Kay’s Cuts: Moving in opposite directions

Jon Condon, 08/10/2015

Editor’s note: Given the rapidly unfolding market events in the US and Australia this past week, it’s worth noting that Steve Kay filed this monthly report with us on Tuesday.


steve-kay-1-2A monthly column written exclusively for Beef Central by US Cattle Buyers Weekly publisher, Steve Kay











I RECENTLY had the pleasure of dining with Senator Barry O’Sullivan, who, as Beef Central readers know, represents the state of Queensland in the Senate.

The senator, as you also know, has devoted a lot of time to defending family farms and small business across the state.

So I knew he would want to ask me how small producers fare here in the US, during is North American visit.

We had a most stimulating conversation stretching over three hours and I developed an immediate respect for the senator’s passion and sincerity for topics near and dear to him, and for his command of financial and other data pertaining to cattle raising and finishing in Queensland.

He also told me of his belief that collusion between buyers sometimes appears to occur at stockyards.

I have no knowledge of his last point but I suggested that a look back at 25 years of cattle markets in Australia and the US offer up a simple truth – that supply and demand far outweigh any perceived “negative” behavior by cattle buyers or beef processors.

I remember when the grainfed market in the US turned sour for processors in 1989-90 after the industry expanded its processing capacity just when cattle supplies were tightening.

The result was what I called at the time a “competition” premium in the market that added at least $3 per cwt to the live price of cattle each week.


Moving in opposite directions

I remember when cattle feeders ignored warning signs about a backlog of cattle developing in early 1993 and how prices fell 14pc from their monthly highs in March to their lows in December.

US cattle feeders are currently reeling from a market collapse that dwarfs that. Weekly cash prices have collapsed since the first week of August, falling 22pc or $33.42 per cwt by last week. They are down nearly 27pc from the same week last year and are at their lowest level since late 2013.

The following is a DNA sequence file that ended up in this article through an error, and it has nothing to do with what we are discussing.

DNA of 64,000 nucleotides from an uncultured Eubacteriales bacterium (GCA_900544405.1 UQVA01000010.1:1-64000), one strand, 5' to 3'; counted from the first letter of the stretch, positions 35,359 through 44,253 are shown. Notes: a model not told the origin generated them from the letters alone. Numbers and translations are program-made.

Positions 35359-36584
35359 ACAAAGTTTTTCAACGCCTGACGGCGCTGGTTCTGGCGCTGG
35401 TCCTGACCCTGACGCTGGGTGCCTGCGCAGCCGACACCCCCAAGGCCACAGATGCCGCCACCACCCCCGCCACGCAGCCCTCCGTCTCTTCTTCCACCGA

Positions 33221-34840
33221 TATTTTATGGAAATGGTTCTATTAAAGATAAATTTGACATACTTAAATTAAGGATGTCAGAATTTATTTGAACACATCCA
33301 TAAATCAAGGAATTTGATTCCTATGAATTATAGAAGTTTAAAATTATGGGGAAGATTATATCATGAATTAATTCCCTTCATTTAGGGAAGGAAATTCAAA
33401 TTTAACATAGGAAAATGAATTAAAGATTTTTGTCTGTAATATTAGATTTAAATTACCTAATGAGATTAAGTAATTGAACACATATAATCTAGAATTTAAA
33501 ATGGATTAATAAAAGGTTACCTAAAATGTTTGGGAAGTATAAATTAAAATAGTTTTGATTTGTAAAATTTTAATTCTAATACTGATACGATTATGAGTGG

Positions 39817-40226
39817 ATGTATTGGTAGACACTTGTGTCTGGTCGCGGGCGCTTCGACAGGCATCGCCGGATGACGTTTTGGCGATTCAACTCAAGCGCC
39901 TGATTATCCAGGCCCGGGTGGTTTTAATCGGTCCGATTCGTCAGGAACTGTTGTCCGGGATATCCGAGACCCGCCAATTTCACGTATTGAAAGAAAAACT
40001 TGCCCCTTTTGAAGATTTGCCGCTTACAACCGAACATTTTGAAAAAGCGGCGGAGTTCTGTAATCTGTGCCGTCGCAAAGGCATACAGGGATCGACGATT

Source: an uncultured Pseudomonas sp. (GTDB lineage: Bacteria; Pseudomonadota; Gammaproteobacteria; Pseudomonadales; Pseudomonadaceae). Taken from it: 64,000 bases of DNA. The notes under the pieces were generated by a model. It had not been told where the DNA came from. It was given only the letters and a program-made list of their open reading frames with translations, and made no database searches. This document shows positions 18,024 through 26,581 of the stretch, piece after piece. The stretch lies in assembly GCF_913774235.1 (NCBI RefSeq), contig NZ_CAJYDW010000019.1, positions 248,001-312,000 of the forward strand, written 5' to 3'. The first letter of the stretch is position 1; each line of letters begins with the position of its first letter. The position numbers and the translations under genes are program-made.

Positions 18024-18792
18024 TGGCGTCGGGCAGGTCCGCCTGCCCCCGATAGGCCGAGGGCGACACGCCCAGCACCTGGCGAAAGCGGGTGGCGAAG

It’s fascinating to see how prices have moved in opposite directions both to the downside and upside in the two countries.

Australian prices last year collapsed as widespread drought forced cattle to market. Around the same time, US cattle prices marched to new record highs in late November, and grainfed prices set a new record of $171.38 per cwt.

The opposite has now occurred. Those prices last week averaged $117.71 per cwt live while Australia’s Eastern Young Cattle Indicator (EYCI) last week closed Thursday’s markets at 594.75c cents per kg cwt.

The EYCI price is a direct consequence of demand exceeding supply, as cattle offerings have tightened significantly post-drought. With the Australian beef herd set to be at a 20-year low, it’s likely that the EYCI will continue to advance. At the same time, a low Australian dollar should allow Australian beef exporters to make money, whether in the US or Japanese markets, over the longer term.

Both the velocity and extent of the US collapse has stunned the industry here.

But the seeds of the collapse were sown nearly a year earlier. Cattle feeders were coming off one of their most profitable periods in some years and had built up a strong equity position.

They used some of this to push feeder cattle prices to record high levels in their desire to fill their pens. Breakevens seemed high but no one was concerned, as cash live cattle prices the last two weeks of November set new all-time records.

At the same time, carcase weights set new all-time highs. Cattle feeders started to feed cattle longer and yet there was also no concern about cattle getting even heavier.

2015 began with live cattle in early January averaging $169.67 per cwt, the fourth highest price ever. This would prove to be the high for the year. But prices fell $10 per cwt by the end of February and cattle faced big losses. They were paying the price for buying such expensive replacements the previous fall and forgetting that the money always runs out before the cattle.


Carcase weights relentlessly higher

Losses continued so cattle feeders kept feeding cattle longer and longer to avoid having to replace them, to keep their pens full – because it was economical to do so and to try and reduce the losses with more weight.

A few analysts warned this could create a backlog. But as cash live cattle prices appeared to put in a low the third week of July then rallied the first week of August, most cattle feeders shrugged off the warning and kept holding cattle.

As it turned out, cattle feeders ignored the warning signs at their peril, as they did in 1993.

The longer feeding time only delayed the inevitable. Steers set a new carcase record of 914 pounds (415kg) the first week of September and this had increased to 923 pounds (420kg) two weeks later. Weights don’t normally peak until mid-November so steers could reach 935 pounds (425kg) or more.

These jumbo-sized carcases also carried more back fat than seen in 20 years, so cattle feeders faced heavy discounts for both overweight and over-fat cattle. One can only hope the supply of these cattle will be cleaned-up in October, and that the market starts to rebound.

But the recent collapse is a stark reminder that the first loss is the least loss in cattle feeding.




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